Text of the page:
*** NRA Election Endorsements for 2012 ***

***Scott Bach – Newfoundland, New Jersey

Scott is the Executive Director of the Association of New Jersey Rifle & Pistol Clubs, the state organization leading the fight for gun rights in the Garden State. He’s an attorney who has used his skills and network to defend both the First & Second Amendment. When a public school was caught sending home anti-gun literature, he sued to mandate that pro-gun literature be honored in the same way. When NY/NJ Port Authority police locked up a Utah man for lawfully traveling with firearms, Bach put the resources of ANJRPC to work to sue the officials who unlawfully arrested him in violation of federal protections. Through ANJRPC, Scott also works with competitive shooters and manages a large shooting range. Their member clubs have trained Olympic shooters. He is also a member of state groups in seven other states, actively supporting their efforts with what he has learned from the political and cultural fights to preserve gun rights in New Jersey.

Scott also gets new media and the importance of embracing new technology to advance the issue, and at one time, he launched his own blog on the Star-Ledger’s website to counter the anti-gun Bryan Miller. He has done interviews to discuss his thoughts on how new media can be leveraged to advance the Second Amendment and develop the shooting sports as well as where he saw the push for our rights headed in light of Heller the last time he ran for the board. He notes that the ANJRPC range may have been the first in the country to offer its members free wifi in the clubhouse.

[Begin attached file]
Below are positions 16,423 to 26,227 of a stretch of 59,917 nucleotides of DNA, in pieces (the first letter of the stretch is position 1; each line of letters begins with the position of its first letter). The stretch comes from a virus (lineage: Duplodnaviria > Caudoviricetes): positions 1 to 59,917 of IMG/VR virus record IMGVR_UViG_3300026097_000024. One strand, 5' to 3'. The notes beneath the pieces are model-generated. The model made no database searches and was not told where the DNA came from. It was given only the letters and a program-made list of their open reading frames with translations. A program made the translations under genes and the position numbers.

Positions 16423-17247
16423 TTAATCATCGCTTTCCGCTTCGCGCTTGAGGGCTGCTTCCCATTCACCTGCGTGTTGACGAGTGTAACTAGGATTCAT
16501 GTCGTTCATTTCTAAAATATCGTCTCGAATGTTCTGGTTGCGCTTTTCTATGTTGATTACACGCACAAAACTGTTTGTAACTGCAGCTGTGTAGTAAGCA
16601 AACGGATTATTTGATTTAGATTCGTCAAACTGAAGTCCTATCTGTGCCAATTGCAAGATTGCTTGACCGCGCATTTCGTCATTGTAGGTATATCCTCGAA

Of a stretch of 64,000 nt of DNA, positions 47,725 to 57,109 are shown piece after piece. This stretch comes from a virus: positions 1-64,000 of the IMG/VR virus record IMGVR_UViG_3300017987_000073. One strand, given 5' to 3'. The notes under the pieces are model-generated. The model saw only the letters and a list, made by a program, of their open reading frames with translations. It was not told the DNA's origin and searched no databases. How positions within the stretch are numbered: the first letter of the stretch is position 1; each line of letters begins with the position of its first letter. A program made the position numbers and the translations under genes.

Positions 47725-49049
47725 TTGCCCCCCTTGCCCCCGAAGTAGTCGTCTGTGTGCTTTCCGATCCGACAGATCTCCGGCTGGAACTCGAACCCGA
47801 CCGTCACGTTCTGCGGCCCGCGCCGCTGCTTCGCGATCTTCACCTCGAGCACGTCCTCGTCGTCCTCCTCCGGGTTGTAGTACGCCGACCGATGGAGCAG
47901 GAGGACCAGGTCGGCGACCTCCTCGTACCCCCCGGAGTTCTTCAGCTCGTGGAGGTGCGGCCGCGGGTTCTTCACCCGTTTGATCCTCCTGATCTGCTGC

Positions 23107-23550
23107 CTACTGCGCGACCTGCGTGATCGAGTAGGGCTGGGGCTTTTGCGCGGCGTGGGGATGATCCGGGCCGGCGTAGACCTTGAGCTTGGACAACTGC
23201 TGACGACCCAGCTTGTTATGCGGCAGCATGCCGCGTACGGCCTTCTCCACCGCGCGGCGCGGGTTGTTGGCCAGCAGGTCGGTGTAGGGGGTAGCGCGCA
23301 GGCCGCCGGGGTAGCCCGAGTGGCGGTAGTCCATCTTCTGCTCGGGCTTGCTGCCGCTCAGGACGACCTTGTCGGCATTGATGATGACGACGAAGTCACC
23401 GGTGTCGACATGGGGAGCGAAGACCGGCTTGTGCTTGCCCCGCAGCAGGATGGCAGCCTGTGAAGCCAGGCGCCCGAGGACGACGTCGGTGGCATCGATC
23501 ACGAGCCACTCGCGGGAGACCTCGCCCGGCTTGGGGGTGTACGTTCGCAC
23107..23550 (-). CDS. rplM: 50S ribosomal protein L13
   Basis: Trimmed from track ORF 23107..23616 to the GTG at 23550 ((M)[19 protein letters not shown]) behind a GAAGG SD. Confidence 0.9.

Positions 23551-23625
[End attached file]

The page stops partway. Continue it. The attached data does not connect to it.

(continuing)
***Joseph DeBergalis – Buffalo, New York

Joe DeBergalis is a career law enforcement professional fighting for gun rights in New York as Vice-President of the New York State Rifle & Pistol Association. He’s also a competitive shooter in pistol, rifle, and shotgun sports, as well as a certified instructor.

DeBergalis has put his background to good use by serving as the Chair of the Education & Training Committee, Vice-Chair of the Action Pistol Committee of the Board. He’s no slacker politically, either. He’s the Election Volunteer Coordinator for four New York Congressional Districts and the District of Columbia. On the new media front, he’s a moderator at AR15.com and Match Chairman of AR15.com/Rockcastle Shooting Complex Pro AM Three Gun Championship.

It’s worth noting his work in New York, and not just because it’s a challenging state. Other pro-gun leaders in the state have heaped praise on Joe for his efforts there, and that speaks volumes for his usefulness in serving the pro-Second Amendment cause. Here’s his take on what gun owners could do to get more people involved in our community.

***Jeffrey Crane – Annapolis, Maryland

As President of the Congressional Sportsmen’s Foundation, Jeff Crane knows how to make sure hunting & shooting sports aren’t overlooked by Congress. He currently serves on the Wildlife and Hunting Heritage Conservation Council that advises the Departments of the Interior and Agriculture on agency activities that related to our the hunting and shooting communities. He has recently been serving on the NRA’s Hunting and Wildlife Conservation Committee and the Government Affairs Committee for Safari Club International.